Though Shima, who had changed her class from Thief to Shaman, hardly looked it, she was a highly industrious woman. Natural talent played a part, but she trained even while she slept and, in a short amount of time, had mastered the hidden techniques of the elves and was exonerated by the head of the Six Spells. She was not the first human to become a Shaman, but she was the only one to receive the acclimation of the haughty Six Spells. And she was capable of healing any wound instantly.
When the fight was over, Leelya approached Souma directly. “Your clumsiness and lack of grace was rather unseemly. If you are injured or feeling unwell, perhaps it would be wise to have Shima take a look.”
Souma thought it over for a moment before replying, “I thought something was off too…”
He pulled off his greaves then and there, and the problem became immediately apparent. His boots were on the wrong foot. Simply put, he had his left boot on his right foot and his right boot on his left foot.
“So that’s why,” Souma said.
Of course that was why. But what possessed him to make such a blunder? When Leelya asked, Souma tilted his head slightly to the side and murmured, “No idea,” and Leelya wondered if she should simply dismiss it as a rare lapse. Yet Souma frequently tended to blunder in such ways.
Souma was a rather strange man, thought Leelya. He was sophisticated and smart and it would not be hyperbole to say that his swordsmanship was at the summit of the craft. He was neither careless nor disorganized. Leelya would normally say that he was very reliable, not that she needed to, or ever would need to rely on others. Souma’s leadership could not be flawed; he had excellent judgment and a sense of responsibility as if he’d been born with it.
He was one that, if thrown into the wild naked and alone, could still find a way to survive. Yet something was also lacking. Leelya had been with his company a while now, but she did not know what it could be. From time to time, he would do something unexpected that would take her completely by surprise. He was like no elf ever was, hence her minor interest in him. Indeed, it was a minor interest—nothing more, nothing less.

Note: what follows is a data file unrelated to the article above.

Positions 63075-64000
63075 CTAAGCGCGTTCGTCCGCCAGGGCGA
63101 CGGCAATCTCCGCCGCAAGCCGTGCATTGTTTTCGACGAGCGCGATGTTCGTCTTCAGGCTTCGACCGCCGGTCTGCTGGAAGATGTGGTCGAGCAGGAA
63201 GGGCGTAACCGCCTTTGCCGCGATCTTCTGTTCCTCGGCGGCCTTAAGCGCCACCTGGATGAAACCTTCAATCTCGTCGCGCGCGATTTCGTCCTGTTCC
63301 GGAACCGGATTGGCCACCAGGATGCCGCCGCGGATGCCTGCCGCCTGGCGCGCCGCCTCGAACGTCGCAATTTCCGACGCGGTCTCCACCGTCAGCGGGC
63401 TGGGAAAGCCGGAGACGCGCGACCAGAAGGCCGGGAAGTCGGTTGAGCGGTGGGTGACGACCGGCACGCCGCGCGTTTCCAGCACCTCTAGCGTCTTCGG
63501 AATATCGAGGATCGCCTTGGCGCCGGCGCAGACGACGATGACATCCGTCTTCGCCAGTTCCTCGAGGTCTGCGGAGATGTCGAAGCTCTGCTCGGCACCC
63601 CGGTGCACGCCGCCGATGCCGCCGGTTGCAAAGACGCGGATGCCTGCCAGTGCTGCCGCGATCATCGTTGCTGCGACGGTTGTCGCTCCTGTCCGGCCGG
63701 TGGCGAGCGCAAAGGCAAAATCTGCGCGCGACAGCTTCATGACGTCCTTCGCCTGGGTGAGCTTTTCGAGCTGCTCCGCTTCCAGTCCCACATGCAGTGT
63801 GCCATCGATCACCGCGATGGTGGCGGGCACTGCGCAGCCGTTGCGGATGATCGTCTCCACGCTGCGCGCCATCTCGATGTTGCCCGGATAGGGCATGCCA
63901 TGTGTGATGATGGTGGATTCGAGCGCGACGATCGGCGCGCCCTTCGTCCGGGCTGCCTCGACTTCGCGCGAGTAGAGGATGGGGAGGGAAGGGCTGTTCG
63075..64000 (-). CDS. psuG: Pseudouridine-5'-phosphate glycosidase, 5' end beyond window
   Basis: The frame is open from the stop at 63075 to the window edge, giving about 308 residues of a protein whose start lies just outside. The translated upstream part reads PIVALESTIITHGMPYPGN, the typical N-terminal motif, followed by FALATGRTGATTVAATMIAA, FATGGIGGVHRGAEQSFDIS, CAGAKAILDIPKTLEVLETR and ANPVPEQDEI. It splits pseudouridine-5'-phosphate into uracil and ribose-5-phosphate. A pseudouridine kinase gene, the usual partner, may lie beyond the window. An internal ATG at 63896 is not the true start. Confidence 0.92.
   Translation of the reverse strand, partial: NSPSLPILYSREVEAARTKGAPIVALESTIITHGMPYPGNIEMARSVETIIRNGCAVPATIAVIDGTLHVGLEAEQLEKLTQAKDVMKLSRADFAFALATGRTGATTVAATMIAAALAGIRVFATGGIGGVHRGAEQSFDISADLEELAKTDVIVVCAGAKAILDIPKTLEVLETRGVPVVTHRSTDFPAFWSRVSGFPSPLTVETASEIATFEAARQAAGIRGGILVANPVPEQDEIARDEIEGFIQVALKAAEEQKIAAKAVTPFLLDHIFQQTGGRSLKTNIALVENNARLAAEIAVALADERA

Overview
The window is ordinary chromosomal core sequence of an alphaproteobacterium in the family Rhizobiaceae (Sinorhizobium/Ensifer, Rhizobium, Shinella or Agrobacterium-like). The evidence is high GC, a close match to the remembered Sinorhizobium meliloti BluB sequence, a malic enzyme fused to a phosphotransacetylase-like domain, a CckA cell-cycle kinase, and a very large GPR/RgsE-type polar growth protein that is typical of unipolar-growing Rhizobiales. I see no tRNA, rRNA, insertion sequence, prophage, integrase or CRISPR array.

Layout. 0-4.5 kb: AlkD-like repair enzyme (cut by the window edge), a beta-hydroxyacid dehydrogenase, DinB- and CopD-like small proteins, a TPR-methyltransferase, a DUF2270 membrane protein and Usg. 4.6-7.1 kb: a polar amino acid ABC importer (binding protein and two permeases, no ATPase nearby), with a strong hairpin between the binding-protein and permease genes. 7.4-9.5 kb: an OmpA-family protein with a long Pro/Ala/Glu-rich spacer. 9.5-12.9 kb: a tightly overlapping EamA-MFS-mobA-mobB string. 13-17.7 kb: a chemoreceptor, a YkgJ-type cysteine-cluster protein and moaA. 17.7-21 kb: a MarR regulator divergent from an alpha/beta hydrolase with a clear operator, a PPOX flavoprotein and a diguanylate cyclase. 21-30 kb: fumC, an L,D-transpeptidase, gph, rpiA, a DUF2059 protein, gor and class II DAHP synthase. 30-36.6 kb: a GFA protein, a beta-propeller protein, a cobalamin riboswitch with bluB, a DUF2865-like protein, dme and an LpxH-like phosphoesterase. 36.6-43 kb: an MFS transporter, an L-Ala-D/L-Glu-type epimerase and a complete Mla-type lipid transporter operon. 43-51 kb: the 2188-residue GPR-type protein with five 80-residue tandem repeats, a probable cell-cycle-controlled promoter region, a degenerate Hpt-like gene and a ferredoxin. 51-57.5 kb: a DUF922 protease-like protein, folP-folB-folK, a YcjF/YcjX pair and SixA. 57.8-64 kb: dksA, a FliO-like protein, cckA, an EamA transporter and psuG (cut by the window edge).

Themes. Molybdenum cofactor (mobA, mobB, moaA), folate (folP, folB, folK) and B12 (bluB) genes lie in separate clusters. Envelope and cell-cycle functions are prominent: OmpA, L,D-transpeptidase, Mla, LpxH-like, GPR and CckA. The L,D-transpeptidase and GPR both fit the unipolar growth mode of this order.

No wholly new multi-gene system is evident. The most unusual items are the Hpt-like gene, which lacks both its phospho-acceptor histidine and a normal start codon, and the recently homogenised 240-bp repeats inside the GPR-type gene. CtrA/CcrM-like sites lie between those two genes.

Souma had soon laid down on the ground. Kemuri was still fast asleep and Shima prepared to follow. Pingo and Zenmai would stay on guard through the night though no one asked it of them. Leelya too felt herself falling asleep. No preparation was needed; her pack served as a pillow, her cloak a blanket. Yet she did not sleep right away.
Lying still with her eyes closed, much began to float into her thoughts. She both ignored and allowed them to take hold, waiting for her consciousness to grow distant. From time to time she would peek from under half-closed eyelids at Souma’s form beyond the campfire. He was lying face up, arms tucked under his head for a pillow, one knee propped up. Had he fallen asleep?
She could not tell. If something happened, Pingo would give the alarm and there was no doubt he would immediately be on his feet. He was most likely a light sleeper. Souma turned over, mumbling “Nn…” with a low groan and was now facing her. Slightly startled, she immediately shut her eyes again.
Leelya was not watching him with a purpose and it would hardly do for him to mistakenly believe otherwise. But Souma was still after that, perhaps having fallen asleep. Leelya sighed softly and opened her eyes slightly again.
She was met with Souma’s gaze. He was looking directly at her. Leelya felt herself stiffen. Should she explain herself? No, she had not done anything wrong. Souma was the one looking at her and they just happened to meet the other’s gazes. She did not owe him any sort of explanation. There was no need for even the slightest semblance of one. Souma was the one at fault… or perhaps not fault, but… part of the responsibility was his, too.
And he should take responsibility for it. It would be troublesome for her if he failed to. But before that, eye contact. She needed to break eye contact with him. She could bear no more of that gaze. It was quite… embarrassing to be looking into each other’s eyes in this way. Yet why was she unable to look away?
Before she could find an answer Souma closed his eyes and turned away so that he was lying face up again. Leelya realized only then. Souma had not been looking at her. He had not even been awake. He had not been staring at her half asleep, either; he merely had his eyes open while asleep and coincidentally turned to face her. It was nothing more than that.
Nothing more, yet, again he began to mumble something. “N… Nnn…”
Leelya thought it sounded as if he was calling someone’s name. Perhaps it was just her imagination. Unable to take it anymore, she curled up into herself as she felt a sharp pain stab at her chest. What was this feeling in her heart? What was causing it? She did not know. She had not the slightest notion.
“I do not know,” she whispered to herself.
Leelya had hoped to come to know the outside world; to gain knowledge, insight, and the emotional strength to remain unperturbed, impassionate. She had not told this to anyone as of yet, but Leelya was convinced that the elven race that was now walking the path of decline must be returned to its former state of glory.
She was here for that purpose alone. Indeed, she admitted that she had an interest in Souma. However, it was merely a minor interest.
And certainly nothing more.